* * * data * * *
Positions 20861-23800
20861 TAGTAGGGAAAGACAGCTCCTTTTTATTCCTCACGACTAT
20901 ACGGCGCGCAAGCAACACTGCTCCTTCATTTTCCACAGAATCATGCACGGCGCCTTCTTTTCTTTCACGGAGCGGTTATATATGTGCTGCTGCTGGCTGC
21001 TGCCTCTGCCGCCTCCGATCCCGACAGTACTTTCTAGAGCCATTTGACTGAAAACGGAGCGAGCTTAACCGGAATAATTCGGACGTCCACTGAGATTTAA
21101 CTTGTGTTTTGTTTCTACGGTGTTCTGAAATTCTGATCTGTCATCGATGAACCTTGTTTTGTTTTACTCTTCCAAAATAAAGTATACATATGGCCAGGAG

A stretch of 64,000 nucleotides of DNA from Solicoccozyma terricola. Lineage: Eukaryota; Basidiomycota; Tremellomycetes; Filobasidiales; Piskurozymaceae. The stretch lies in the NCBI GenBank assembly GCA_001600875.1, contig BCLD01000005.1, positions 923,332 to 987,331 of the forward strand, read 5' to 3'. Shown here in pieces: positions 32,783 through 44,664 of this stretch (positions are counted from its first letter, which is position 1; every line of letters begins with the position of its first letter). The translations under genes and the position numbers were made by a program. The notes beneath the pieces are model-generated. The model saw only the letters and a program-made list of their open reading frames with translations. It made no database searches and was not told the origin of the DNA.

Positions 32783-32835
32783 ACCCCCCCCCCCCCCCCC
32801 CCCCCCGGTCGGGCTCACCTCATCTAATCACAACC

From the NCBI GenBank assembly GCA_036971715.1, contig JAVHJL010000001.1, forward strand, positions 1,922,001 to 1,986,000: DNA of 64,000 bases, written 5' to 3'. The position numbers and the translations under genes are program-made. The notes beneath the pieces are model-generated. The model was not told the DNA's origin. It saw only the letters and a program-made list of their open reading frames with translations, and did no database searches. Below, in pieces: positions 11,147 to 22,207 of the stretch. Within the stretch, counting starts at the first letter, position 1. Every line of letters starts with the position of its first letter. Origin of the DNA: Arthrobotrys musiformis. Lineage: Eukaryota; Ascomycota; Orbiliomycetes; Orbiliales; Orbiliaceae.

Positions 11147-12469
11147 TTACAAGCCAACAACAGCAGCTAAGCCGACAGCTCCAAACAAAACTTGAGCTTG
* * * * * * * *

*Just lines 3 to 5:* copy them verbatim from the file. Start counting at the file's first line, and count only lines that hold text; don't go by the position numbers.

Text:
20901 ACGGCGCGCAAGCAACACTGCTCCTTCATTTTCCACAGAATCATGCACGGCGCCTTCTTTTCTTTCACGGAGCGGTTATATATGTGCTGCTGCTGGCTGC
21001 TGCCTCTGCCGCCTCCGATCCCGACAGTACTTTCTAGAGCCATTTGACTGAAAACGGAGCGAGCTTAACCGGAATAATTCGGACGTCCACTGAGATTTAA
21101 CTTGTGTTTTGTTTCTACGGTGTTCTGAAATTCTGATCTGTCATCGATGAACCTTGTTTTGTTTTACTCTTCCAAAATAAAGTATACATATGGCCAGGAG